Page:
Sierra Chemical Co. manufactures, packages, and distributes chemicals for treating water, including water in swimming pools. As the weather gets warmer in spring and summer, consumer demand for its products increases, while in fall and winter demand decreases, which in turn results in seasonal layoffs of many production line employees. Those laid-off workers generally are recalled to work when consumer demand rises.
In April 2003, Vicente Salas applied for a job with Sierra, providing a Social Security number and a resident alien card. He completed and signed, under penalty of perjury, federal Immigration and Naturalization form I-9, in which he listed the same Social Security number he had given to Sierra, and he attached to the form a copy of a Social Security card with that number. He also signed an employee’s Internal Revenue Service withholding form W-4, which had the same Social Security number he had given. In May 2003, Salas began working on Sierra’s production line.
In March 2006, Salas injured his back while stacking crates on Sierra’s production line. On August 16, 2006, he again injured his back while stacking crates and was taken to the hospital. Thereafter, he filed a workers’ compensation claim for his workplace back injury. He still came to work, performing modified duties, until December 15, 2006, when he was laid off during seasonal reduction of workers. In either late January or early February of 2007, Salas started working for another company. On May 1, Sierra sent Salas a letter stating that it was recalling laid-off employees and informing him to call or come to the office to make arrangements to return to work. The letter also told him to bring “a copy of your doctor’s release stating that you have been released to return to full duty.” Salas did not reported for work as he had not yet been released by his physician. But the employer indicated he would hold the job open until he was able to get a release.
In August 2007, Salas sued Sierra. The first cause of action alleged Sierra failed to provide reasonable accommodations for his disability, in violation of California’s FEHA. The second cause of action alleged a violation of the public policy expressed in the FEHA, by retaliating against him for filing a workers’ compensation claim and for being disabled.
Salas advised the court that he would testify at trial and assert his privilege against self-incrimination under the Fifth Amendment to the United States Constitution if asked about his immigration status. This information led the employer to investigate the authenticity of the employment documents that were given to Sierra which were discovered to be fraudulent. The employer moved for summary judgment based upon this information which was granted after appeal to the Court of Appeal. The Court of Appeal reasoned that the doctrine of after-acquired evidence barred Salas’ causes of action because he had misrepresented his eligibility under federal law to work in the United States. It also held that his claims were subject to the doctrine of unclean hands because he had falsely used another person’s Social Security number in seeking employment with defendant, he was disqualified under federal law from working in the United States, and his conduct exposed the employer to penalties under federal law.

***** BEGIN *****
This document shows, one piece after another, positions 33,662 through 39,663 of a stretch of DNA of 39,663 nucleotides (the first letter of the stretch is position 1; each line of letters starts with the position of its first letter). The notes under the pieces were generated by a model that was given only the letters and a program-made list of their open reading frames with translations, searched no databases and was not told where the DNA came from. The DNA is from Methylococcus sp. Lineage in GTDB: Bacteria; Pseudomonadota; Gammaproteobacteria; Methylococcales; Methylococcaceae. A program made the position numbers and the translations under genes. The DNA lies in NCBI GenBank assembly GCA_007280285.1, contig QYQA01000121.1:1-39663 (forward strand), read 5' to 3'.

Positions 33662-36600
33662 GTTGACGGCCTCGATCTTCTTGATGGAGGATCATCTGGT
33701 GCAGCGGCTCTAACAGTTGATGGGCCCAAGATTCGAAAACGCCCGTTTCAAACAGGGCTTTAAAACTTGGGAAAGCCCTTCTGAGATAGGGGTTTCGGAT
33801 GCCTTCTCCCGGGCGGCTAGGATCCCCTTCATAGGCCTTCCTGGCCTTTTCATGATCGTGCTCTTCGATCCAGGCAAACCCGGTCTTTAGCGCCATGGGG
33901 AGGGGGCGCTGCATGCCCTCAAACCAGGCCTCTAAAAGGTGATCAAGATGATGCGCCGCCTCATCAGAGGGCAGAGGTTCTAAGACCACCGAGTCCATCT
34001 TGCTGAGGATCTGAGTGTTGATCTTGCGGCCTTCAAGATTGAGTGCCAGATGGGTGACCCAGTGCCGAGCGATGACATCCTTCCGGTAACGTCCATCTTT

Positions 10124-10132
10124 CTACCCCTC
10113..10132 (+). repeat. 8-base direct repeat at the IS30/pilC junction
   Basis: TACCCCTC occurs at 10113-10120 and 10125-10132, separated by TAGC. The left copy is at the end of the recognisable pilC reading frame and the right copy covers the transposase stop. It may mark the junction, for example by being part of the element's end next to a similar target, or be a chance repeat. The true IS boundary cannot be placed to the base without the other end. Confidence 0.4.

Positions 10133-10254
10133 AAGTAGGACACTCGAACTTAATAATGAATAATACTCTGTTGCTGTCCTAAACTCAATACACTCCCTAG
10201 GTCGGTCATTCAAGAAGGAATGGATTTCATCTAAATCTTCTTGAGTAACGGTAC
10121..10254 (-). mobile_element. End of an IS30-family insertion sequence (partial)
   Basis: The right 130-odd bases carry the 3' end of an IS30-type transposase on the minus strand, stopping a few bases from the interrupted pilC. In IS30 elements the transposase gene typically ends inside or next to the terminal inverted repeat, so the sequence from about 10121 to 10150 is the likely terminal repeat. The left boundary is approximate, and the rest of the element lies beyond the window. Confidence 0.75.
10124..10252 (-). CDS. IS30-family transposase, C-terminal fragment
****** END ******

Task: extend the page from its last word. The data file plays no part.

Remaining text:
The California Supreme Court reversed in the case of Salas v Sierra Chemical Company. It concluded that (1) Senate Bill No. 1818, which extends state law employee protections and remedies to all workers “regardless of immigration status,” is not preempted by federal immigration law except to the extent it authorizes an award of lost pay damages for any period after the employer’s discovery of an employee’s ineligibility to work in the United States; and (2) contrary to the Court of Appeal’s holdings, the doctrines of after-acquired evidence and unclean hands are not complete defenses to a worker’s claims under California’s FEHA, although they do affect the availability of remedies.
The California Legislature enacted Senate Bill No. 1818 in 2002 in response to the United States Supreme Court’s decision earlier the same year in Hoffman Plastic Compounds, Inc. v. NLRB (2002) 535 U.S. 137 (Hoffman). It said that the NLRB could not “award backpay to an illegal alien for years of work not performed, for wages that could not lawfully have been earned, and for a job obtained in the first instance by a criminal fraud.” (Id. at p. 149.) “[A]warding backpay to illegal aliens,” the high court held, “runs counter to policies underlying” the Immigration Reform and Control Act of 1986.
However, Hoffman, did not decide any issue regarding federal preemption of state law but instead addressed federal immigration law’s impact on a federal agency’s authority. A distinction is made between pre-discovery and post-discovery. remedies. Federal law preempts state Senate Bill No. 1818 to the extent that it makes a California FEHA lost pay award available to an unauthorized alien worker for the post-discovery period. In allowing lost wages for the pre-discovery period, state labor laws does not directly conflict with the federal Immigration Reform and Control Act of 1986, because compliance with both federal and state laws is not impossible. Federal law does not prohibit an employer from paying, or an employee from receiving, wages earned during employment wrongfully obtained by false documents, so long as the employer remains unaware of the employee’s unauthorized status.